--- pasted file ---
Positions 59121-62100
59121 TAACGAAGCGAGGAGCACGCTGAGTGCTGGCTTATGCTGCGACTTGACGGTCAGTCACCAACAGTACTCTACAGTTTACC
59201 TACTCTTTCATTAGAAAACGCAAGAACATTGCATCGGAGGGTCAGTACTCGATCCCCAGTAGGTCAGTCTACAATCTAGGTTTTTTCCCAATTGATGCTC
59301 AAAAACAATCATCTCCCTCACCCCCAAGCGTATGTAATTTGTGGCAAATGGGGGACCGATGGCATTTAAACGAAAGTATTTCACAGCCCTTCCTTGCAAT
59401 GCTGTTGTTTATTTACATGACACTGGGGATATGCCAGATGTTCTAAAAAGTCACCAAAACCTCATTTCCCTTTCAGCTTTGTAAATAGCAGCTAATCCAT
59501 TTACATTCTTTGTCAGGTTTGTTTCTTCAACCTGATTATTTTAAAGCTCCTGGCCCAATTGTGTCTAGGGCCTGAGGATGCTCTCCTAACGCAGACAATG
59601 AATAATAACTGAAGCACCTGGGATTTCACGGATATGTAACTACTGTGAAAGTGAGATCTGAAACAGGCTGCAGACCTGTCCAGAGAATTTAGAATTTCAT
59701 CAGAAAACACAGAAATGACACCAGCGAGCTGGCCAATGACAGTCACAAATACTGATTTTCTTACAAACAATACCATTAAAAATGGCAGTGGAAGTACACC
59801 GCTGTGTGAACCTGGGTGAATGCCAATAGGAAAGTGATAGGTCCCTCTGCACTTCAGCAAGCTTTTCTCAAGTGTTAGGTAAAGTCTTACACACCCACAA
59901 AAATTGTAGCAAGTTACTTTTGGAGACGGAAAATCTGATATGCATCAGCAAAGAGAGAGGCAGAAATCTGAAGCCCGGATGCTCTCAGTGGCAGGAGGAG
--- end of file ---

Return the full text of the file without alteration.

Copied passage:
Positions 59121-62100
59121 TAACGAAGCGAGGAGCACGCTGAGTGCTGGCTTATGCTGCGACTTGACGGTCAGTCACCAACAGTACTCTACAGTTTACC
59201 TACTCTTTCATTAGAAAACGCAAGAACATTGCATCGGAGGGTCAGTACTCGATCCCCAGTAGGTCAGTCTACAATCTAGGTTTTTTCCCAATTGATGCTC
59301 AAAAACAATCATCTCCCTCACCCCCAAGCGTATGTAATTTGTGGCAAATGGGGGACCGATGGCATTTAAACGAAAGTATTTCACAGCCCTTCCTTGCAAT
59401 GCTGTTGTTTATTTACATGACACTGGGGATATGCCAGATGTTCTAAAAAGTCACCAAAACCTCATTTCCCTTTCAGCTTTGTAAATAGCAGCTAATCCAT
59501 TTACATTCTTTGTCAGGTTTGTTTCTTCAACCTGATTATTTTAAAGCTCCTGGCCCAATTGTGTCTAGGGCCTGAGGATGCTCTCCTAACGCAGACAATG
59601 AATAATAACTGAAGCACCTGGGATTTCACGGATATGTAACTACTGTGAAAGTGAGATCTGAAACAGGCTGCAGACCTGTCCAGAGAATTTAGAATTTCAT
59701 CAGAAAACACAGAAATGACACCAGCGAGCTGGCCAATGACAGTCACAAATACTGATTTTCTTACAAACAATACCATTAAAAATGGCAGTGGAAGTACACC
59801 GCTGTGTGAACCTGGGTGAATGCCAATAGGAAAGTGATAGGTCCCTCTGCACTTCAGCAAGCTTTTCTCAAGTGTTAGGTAAAGTCTTACACACCCACAA
59901 AAATTGTAGCAAGTTACTTTTGGAGACGGAAAATCTGATATGCATCAGCAAAGAGAGAGGCAGAAATCTGAAGCCCGGATGCTCTCAGTGGCAGGAGGAG